Wed Oct 22, 2008 4:51am IST CANBERRA (Reuters) - Australia will reduce the number of peacekeeping troops it has in East Timor as security there continues to improve, the government said on Wednesday.
"The East Timorese authorities have shown through their professional handling of the security situation that the time is now right for some drawdown," Australian Defence Minister Joel Fitzgibbon said in a statement.
East Timor has struggled to achieve stability since independence from Indonesia in 2002. The army split along regional lines in 2006, leading to violence in which 37 people were killed and 150,000 fled their homes.
In February, rebel soldiers carried out un unsuccessful attempt to kill President Jose Ramos Horta, who was seriously wounded and was flown to Australia for surgery. Prime Minister Xanana Gusmao escaped injury in the attack.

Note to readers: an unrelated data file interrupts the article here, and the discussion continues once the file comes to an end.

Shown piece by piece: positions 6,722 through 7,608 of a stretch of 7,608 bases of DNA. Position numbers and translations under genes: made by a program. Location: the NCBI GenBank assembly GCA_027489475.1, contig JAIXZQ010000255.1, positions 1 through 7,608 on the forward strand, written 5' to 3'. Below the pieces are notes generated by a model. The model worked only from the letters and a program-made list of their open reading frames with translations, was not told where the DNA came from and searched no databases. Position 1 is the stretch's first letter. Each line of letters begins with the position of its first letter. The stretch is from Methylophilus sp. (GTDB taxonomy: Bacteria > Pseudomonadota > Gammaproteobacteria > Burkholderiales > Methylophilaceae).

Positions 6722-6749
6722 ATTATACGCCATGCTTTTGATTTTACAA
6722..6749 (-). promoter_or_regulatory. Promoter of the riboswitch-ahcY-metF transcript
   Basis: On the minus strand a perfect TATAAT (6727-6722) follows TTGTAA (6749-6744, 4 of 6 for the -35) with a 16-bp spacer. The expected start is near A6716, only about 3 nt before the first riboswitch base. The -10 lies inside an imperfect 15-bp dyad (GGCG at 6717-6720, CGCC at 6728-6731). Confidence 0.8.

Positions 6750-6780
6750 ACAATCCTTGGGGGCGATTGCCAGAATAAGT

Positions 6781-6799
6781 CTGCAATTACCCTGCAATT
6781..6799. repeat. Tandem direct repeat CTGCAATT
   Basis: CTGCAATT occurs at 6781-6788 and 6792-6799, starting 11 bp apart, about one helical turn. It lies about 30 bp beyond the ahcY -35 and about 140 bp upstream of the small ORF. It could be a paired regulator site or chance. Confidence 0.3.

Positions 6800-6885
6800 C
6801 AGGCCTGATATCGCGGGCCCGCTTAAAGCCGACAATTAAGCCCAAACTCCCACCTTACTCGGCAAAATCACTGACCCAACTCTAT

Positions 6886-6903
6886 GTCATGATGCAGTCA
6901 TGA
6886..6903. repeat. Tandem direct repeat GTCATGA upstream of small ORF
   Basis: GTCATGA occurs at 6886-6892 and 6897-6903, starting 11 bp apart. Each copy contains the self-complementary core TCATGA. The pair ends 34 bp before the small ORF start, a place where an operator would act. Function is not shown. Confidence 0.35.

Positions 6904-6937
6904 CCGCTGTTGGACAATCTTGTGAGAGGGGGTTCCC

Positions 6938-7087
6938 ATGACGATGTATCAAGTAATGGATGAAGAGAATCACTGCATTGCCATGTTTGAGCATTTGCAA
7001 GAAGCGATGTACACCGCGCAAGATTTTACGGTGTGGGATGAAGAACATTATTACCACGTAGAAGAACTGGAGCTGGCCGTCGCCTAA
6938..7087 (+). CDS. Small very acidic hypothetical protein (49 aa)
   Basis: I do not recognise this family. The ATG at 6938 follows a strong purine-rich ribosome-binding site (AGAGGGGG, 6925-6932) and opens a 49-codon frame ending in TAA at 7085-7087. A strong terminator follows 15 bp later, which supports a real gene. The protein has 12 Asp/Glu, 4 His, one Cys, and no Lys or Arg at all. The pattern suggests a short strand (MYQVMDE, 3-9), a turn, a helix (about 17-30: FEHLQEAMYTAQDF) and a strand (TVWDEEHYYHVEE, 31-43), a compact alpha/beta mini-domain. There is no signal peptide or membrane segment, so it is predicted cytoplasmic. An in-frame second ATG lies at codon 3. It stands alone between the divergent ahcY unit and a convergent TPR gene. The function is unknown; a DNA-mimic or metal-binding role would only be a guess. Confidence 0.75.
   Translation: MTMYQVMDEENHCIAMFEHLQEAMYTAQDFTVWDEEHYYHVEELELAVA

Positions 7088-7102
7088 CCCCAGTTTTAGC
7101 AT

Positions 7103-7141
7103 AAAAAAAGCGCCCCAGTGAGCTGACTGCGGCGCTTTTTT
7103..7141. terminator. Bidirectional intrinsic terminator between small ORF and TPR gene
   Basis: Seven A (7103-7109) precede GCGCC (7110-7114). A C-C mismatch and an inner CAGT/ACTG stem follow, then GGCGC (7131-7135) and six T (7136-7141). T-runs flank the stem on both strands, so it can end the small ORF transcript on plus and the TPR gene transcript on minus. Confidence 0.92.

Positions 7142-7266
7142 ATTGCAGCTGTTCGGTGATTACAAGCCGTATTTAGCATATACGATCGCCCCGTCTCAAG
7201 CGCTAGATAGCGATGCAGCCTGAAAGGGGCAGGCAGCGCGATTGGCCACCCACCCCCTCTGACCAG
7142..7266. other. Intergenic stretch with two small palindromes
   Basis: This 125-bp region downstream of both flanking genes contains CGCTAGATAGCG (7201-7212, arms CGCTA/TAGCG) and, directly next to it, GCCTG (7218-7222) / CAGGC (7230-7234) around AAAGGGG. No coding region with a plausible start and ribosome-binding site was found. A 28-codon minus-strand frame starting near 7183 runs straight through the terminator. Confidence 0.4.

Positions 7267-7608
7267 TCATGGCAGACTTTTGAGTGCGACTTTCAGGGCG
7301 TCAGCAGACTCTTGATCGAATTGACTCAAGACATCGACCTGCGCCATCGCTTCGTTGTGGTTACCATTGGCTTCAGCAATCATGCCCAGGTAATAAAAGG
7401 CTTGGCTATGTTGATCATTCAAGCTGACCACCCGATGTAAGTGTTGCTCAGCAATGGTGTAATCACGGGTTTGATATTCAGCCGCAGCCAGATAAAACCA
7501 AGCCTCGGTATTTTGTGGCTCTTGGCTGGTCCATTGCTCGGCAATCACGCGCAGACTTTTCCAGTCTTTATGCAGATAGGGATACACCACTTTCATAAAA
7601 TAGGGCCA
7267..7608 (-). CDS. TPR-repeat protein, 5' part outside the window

Fitzgibbon said about 100 Australian soldiers would return home early in 2009, leaving 650 in East Timor, forming the bulk of a 790-strong stabilisation force that includes troops from New Zealand.
More than 2,500 foreign troops and police remain in the country to help local security forces maintain stability.